New laws tighten school suspension practices
Jeremy Lazarus | 9/6/2018, 6 a.m.
Ahead of the start of the new school year, new policies have been in place to reduce long-term suspensions of misbehaving students across the state.
The key changes that the General Assembly approved and that Gov. Ralph S. Northam signed into law include:
• Limiting suspensions of children in pre-kindergarten to third grade to no more than three days and barring expulsion of those students from public schools.
• Limiting long-term suspensions of older students to no more than 45 days.
What impact the new laws will have remains uncertain, particularly as both include major loopholes that allow school officials to impose far longer suspensions.
Longer suspensions can be imposed on young pupils as well as older students if the alleged offenses involve weapons possession, drugs, violence against another person or a credible threat of violence or yet-to-be defined aggravated circumstances, the bills state.
State Sen. William M. Stanley Jr., R-Franklin, championed the legislation affecting young students, while Delegate Jeff M. Bourne, a Richmond Democrat, led the charge to limit the time for long-term suspensions of older students.
Both lawmakers expressed concern about the disruption of education that suspensions can cause.
The two legislators appeared to be making an effort to address issues spotlighted by the Legal Aid Justice Center in a report and later update titled “Suspended Progress” that are based on state data on public school discipline.
However, Delegate Bourne’s legislation does not address short-term suspensions of 10 days or less that affect most students who are disciplined and largely involve minor offenses such as cell phone possession or disrespect, according the Legal Aid Justice Center’s findings.
The 2017 report found that Virginia public schools during the 2015-16 school year issued an estimated 127,255 short-term disciplinary suspensions of 10 days or less to about 70,000 individual students. In other words, some students were suspended short-term more than once.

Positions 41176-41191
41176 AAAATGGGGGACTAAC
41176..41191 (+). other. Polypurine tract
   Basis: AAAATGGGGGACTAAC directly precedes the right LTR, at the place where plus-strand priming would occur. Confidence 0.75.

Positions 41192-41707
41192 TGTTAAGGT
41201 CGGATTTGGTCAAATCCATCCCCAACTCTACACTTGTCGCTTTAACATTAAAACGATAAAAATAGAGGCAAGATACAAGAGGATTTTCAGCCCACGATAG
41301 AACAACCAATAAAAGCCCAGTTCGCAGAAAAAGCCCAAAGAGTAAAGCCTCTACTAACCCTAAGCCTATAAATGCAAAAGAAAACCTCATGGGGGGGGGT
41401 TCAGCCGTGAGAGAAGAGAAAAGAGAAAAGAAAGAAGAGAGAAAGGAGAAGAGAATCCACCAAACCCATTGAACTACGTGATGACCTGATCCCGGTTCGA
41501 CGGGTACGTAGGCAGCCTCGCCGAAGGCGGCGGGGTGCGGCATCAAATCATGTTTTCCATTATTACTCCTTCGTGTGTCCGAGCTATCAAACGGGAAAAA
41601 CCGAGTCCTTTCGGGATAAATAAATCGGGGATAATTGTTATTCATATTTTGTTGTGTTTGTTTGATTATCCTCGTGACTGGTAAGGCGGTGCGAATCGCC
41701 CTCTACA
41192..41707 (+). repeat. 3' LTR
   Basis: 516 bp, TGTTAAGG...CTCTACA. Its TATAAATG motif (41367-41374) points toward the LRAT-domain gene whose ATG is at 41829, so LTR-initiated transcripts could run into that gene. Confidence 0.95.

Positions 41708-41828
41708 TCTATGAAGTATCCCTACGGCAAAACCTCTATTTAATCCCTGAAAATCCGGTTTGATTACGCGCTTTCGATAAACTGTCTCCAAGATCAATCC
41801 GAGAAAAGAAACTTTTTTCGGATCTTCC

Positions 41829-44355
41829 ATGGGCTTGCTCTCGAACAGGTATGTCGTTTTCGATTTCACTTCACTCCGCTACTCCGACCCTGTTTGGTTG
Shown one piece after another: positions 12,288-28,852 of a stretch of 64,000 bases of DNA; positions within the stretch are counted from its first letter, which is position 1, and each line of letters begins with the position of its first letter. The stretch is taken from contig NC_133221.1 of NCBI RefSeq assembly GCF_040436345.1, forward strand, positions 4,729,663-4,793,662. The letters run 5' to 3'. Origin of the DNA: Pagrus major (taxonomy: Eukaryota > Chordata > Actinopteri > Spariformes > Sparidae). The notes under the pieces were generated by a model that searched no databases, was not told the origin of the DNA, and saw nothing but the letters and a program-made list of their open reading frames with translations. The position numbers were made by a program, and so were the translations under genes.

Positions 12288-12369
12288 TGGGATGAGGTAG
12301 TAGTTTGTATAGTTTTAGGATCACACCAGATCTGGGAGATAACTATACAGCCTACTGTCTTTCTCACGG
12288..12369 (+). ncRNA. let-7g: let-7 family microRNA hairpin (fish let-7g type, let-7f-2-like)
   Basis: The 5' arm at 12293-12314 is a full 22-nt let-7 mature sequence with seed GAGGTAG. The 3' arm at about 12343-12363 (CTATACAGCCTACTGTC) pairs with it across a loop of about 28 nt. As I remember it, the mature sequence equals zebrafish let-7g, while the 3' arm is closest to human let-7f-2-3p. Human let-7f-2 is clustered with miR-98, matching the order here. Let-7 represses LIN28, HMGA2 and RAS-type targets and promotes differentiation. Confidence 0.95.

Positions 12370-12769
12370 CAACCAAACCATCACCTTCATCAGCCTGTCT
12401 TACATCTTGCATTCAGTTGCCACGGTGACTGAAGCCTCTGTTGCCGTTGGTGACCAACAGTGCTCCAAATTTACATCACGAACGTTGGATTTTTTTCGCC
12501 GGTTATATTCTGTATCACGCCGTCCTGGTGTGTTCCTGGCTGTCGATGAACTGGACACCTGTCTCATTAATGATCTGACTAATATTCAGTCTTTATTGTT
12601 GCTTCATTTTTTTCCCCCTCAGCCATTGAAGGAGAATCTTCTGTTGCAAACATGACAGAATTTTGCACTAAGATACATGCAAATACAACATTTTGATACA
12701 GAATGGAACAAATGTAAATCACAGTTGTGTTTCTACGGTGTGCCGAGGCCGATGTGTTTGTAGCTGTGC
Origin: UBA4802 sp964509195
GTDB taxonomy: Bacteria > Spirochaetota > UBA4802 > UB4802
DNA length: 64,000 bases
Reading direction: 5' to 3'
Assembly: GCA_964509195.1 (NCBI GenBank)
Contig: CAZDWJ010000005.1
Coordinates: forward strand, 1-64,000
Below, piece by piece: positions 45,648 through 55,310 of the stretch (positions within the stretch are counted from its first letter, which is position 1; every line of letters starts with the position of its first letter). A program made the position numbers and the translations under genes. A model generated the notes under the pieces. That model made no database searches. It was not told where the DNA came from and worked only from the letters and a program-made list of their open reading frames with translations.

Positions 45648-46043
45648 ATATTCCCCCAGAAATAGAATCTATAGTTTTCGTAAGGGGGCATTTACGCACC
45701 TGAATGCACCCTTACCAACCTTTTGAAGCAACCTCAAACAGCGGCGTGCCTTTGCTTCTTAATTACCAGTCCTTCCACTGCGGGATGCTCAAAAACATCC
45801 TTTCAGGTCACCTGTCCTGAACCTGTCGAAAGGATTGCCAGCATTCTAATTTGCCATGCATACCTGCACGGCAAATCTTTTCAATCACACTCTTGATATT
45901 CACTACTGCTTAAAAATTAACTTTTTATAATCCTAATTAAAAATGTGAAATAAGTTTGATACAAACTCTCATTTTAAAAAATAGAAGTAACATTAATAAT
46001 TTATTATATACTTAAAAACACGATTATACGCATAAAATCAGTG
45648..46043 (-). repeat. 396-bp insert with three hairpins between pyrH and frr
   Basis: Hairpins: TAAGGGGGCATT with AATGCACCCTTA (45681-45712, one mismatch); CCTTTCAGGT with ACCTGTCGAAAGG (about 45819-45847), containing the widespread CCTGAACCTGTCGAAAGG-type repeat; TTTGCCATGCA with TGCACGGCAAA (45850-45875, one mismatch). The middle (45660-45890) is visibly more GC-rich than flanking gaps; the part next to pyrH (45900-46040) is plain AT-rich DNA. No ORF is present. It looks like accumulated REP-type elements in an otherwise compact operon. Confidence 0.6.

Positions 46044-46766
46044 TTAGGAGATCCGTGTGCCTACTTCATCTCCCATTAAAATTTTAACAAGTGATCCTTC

The Bourne legislation mostly addresses the 3,000 students who received long-term suspensions, according to the report, meaning they were barred from schools for at least 11 days and at most for up to a year. However, the “Suspended Progress” report did not offer any data on the average number of days that students were suspended. Statewide, 282 students were expelled for a year, the report found.
The report spotlighted the discipline imposed on young children in finding that Virginia schools issued “more than 17,300 short-term suspensions and at least 93 long-term suspensions just to children in pre-K through third grade.”
However, the report again did not include any data on the length of the short-term suspensions for young children.
The Legal Aid Justice Center report also raised concern that suspension rates for African-American students and for students with disabilities continue to be far higher than for any other groups of children.